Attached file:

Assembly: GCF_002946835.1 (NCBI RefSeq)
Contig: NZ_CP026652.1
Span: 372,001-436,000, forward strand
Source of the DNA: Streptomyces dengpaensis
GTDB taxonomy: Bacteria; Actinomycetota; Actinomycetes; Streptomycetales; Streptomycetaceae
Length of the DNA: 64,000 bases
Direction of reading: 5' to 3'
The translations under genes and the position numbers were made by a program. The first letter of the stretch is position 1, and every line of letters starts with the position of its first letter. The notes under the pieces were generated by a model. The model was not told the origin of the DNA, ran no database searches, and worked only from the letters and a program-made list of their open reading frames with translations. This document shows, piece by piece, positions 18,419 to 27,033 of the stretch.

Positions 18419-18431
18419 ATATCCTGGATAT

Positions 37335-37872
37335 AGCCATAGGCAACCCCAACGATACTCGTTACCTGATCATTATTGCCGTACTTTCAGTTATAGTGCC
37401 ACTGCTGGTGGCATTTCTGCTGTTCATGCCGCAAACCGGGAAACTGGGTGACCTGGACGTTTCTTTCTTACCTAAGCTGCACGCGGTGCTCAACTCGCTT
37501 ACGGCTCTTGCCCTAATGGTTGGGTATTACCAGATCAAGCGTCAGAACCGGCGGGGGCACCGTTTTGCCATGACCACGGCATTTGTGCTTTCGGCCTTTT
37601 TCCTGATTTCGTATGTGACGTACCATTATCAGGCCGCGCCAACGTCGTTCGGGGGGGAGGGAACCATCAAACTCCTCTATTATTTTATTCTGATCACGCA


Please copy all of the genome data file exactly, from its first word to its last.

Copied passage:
Assembly: GCF_002946835.1 (NCBI RefSeq)
Contig: NZ_CP026652.1
Span: 372,001-436,000, forward strand
Source of the DNA: Streptomyces dengpaensis
GTDB taxonomy: Bacteria; Actinomycetota; Actinomycetes; Streptomycetales; Streptomycetaceae
Length of the DNA: 64,000 bases
Direction of reading: 5' to 3'
The translations under genes and the position numbers were made by a program. The first letter of the stretch is position 1, and every line of letters starts with the position of its first letter. The notes under the pieces were generated by a model. The model was not told the origin of the DNA, ran no database searches, and worked only from the letters and a program-made list of their open reading frames with translations. This document shows, piece by piece, positions 18,419 to 27,033 of the stretch.

Positions 18419-18431
18419 ATATCCTGGATAT

Positions 37335-37872
37335 AGCCATAGGCAACCCCAACGATACTCGTTACCTGATCATTATTGCCGTACTTTCAGTTATAGTGCC
37401 ACTGCTGGTGGCATTTCTGCTGTTCATGCCGCAAACCGGGAAACTGGGTGACCTGGACGTTTCTTTCTTACCTAAGCTGCACGCGGTGCTCAACTCGCTT
37501 ACGGCTCTTGCCCTAATGGTTGGGTATTACCAGATCAAGCGTCAGAACCGGCGGGGGCACCGTTTTGCCATGACCACGGCATTTGTGCTTTCGGCCTTTT
37601 TCCTGATTTCGTATGTGACGTACCATTATCAGGCCGCGCCAACGTCGTTCGGGGGGGAGGGAACCATCAAACTCCTCTATTATTTTATTCTGATCACGCA